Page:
Aesthetically, I think Ernest Gaines' A Gathering of Old Men would better end with the penultimate chapter:
"But we had all gathered around Charlie. Mathu had knelt down 'side him and raised his head out of the dust. They had really got him. Right in the belly. He laid there like a big old bear looking up at us. He was trying to say something, but it never came out. He kept on looking at us, but after a while you could tell he wasn't seeing us no more. I leaned over and touched him, hoping that some of that stuff he had found back there in the swamps might rub off on me. After I touched him, the rest of the men did the same. Then the women, even Candy. Then Glo told her grandchildren they must touch him, too."
But while the final chapter seems to be but a tying up of loose ends, it actually works thematically. It is here we see reconciliation, a movement toward healing. The novel includes many anecdotes showing how the legal system was a major part of the racial oppression and injustice of the past; in the final chapter, we see the law treating the black men fairly (in this case justice means amnesty). Gil sits with his family in court, Salt and Pepper play together and win, Mathu is able to leave without Candy, and we end with a conciliatory image, with Candy holding Lou Dimes' hand (a similar image ends Paradise Lost, also a moment of hope at the end of a dark period).
At the end Lou Dimes, a peripheral character that primarily operates as a narrator, becomes important. Earlier in the novel, when Mapes uses violence, Dimes says "I didn't like what was going on either, but I knew that had I interfered, Mapes would have knocked hell out of me and thrown me in the back of his car." Lou Dimes disapproves, but he passively allows violence and racial injustice to occur (this and other forms of passivity are addressed throughout the novel). But in the end, Lou Dimes is not allowed to be passive:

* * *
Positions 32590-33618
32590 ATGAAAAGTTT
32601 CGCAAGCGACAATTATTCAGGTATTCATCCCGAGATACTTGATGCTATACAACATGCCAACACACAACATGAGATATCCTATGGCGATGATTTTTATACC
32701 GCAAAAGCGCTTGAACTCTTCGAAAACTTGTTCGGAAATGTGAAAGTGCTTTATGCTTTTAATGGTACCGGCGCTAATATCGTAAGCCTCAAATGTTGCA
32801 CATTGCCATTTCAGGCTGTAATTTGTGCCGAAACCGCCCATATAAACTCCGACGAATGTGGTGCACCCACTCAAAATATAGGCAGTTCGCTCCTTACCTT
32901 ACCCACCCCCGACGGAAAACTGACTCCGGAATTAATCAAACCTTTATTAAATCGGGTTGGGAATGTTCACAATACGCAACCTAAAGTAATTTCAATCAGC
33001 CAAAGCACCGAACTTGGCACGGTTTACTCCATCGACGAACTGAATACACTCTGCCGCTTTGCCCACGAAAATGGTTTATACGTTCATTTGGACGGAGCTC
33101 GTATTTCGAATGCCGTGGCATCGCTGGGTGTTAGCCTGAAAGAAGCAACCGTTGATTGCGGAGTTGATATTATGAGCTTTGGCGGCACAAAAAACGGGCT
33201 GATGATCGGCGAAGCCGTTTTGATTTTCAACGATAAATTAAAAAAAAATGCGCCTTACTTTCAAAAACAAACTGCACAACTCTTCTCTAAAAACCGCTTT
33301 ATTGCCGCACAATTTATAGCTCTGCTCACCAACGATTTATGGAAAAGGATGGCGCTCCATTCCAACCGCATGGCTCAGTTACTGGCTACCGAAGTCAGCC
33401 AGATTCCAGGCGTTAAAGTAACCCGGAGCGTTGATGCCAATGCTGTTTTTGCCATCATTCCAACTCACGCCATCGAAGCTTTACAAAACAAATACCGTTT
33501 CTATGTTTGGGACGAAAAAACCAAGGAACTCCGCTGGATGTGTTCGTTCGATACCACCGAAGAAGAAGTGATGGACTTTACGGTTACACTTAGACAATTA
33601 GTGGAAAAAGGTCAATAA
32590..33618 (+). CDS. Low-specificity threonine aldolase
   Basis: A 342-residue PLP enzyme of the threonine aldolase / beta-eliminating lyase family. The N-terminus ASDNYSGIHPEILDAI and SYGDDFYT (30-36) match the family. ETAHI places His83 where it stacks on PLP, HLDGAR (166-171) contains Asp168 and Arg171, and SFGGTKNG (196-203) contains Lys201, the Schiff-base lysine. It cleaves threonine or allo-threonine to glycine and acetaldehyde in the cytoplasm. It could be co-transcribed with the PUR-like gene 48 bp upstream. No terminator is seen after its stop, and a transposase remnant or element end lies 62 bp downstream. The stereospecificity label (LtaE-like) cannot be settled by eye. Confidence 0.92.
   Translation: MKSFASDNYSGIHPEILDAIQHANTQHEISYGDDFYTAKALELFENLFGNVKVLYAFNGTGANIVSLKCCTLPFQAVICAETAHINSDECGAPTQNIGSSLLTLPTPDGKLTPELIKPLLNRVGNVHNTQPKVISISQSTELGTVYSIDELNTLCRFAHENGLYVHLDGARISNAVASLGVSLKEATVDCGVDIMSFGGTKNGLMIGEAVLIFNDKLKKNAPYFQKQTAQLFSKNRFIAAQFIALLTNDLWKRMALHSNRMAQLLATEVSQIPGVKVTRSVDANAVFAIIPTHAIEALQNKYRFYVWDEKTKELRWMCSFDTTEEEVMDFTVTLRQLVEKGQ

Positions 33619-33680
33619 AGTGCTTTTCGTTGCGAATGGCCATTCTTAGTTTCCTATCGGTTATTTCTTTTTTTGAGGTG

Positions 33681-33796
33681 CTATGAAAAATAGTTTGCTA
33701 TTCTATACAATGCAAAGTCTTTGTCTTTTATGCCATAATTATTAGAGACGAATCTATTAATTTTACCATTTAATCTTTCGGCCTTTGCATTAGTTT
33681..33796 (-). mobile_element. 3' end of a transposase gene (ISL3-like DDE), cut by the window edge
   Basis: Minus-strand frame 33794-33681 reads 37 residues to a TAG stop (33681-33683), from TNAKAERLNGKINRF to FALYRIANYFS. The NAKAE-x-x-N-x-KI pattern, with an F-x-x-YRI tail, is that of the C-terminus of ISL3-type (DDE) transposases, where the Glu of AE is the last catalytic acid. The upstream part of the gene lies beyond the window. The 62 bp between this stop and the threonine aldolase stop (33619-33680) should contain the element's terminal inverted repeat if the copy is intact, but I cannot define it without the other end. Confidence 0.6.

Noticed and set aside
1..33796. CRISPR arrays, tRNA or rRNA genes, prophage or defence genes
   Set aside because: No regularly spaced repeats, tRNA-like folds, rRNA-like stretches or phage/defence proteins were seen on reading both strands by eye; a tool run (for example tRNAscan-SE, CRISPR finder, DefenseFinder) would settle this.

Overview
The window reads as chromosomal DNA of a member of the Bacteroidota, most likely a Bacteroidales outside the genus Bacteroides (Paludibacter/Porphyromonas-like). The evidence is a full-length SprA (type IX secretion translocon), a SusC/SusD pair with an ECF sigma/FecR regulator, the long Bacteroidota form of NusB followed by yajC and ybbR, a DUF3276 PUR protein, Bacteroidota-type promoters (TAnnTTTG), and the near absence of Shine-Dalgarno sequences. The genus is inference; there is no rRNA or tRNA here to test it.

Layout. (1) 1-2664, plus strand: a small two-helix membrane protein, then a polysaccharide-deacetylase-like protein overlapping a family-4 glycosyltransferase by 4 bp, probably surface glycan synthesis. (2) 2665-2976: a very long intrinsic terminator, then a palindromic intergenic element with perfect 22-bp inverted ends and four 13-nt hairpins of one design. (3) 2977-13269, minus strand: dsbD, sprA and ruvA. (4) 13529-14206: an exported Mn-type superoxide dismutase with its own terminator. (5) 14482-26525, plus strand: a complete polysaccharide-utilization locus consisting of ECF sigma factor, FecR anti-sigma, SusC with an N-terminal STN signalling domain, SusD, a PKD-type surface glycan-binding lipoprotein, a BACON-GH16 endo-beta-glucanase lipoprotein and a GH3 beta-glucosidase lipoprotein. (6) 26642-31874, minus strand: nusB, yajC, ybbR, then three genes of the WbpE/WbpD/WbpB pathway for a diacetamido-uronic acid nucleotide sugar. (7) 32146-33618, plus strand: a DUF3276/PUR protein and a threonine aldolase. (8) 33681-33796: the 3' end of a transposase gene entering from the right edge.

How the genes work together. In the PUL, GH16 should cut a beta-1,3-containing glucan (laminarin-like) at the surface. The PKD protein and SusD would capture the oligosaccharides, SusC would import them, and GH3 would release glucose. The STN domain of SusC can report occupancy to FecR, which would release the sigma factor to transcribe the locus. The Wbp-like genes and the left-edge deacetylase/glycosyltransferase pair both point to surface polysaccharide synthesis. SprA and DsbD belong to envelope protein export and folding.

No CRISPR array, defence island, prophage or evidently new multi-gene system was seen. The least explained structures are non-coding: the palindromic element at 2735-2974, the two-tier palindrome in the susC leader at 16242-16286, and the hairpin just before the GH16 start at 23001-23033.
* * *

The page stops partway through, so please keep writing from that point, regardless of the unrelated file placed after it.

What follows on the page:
"You're in charge. Raise your right hand. You do swear--"
"Like hell," Lou said.
"You're still in charge," Mapes said. "Now, don't bother me anymore tonight."
"What am I supposed to do?" Lou asked him.
"You figure that out," Mapes said. "Just leave me alone."
The old way is past. People like Lou Dimes, formerly neutral non-participants, must work toward a new way of doing things.
But Reader-response is necessary here. It is likely as a reader I find Lou Dimes significant because his social role is close to my own (the teacher in the bar is certainly closer). In my social role, I have rarely had active individual part on any side of racial injustice or the fight for progress toward equality. I've read, taught, talked, listened, discussed, thought, and as an individual strived to treat all people with equal dignity. But I have mostly been a non-participant, a passive citicizen, and I recognize my social role in coming to the novel. Other readers of different ages, races, and gender will find greater meaning in other characters. Certainly geographic location matters too: I suspect a southerner reads the book differently than a northerner (and more specifically, a Louisianian will read the text differently than a Minnesotan). We bring ourselves to the text, including our values (when reading Coetzee's Elizabeth Costello, isn't a vegetarian going to respond differently than a meat-eater?), and we needn't deny that (and it is why in literary study I prefer plurality to objectivity). The text offers me a moral meaning that it won't offer to everybody--and rather than deny that, I prefer to recognize my subjective history and concerns that may direct my focus while reading.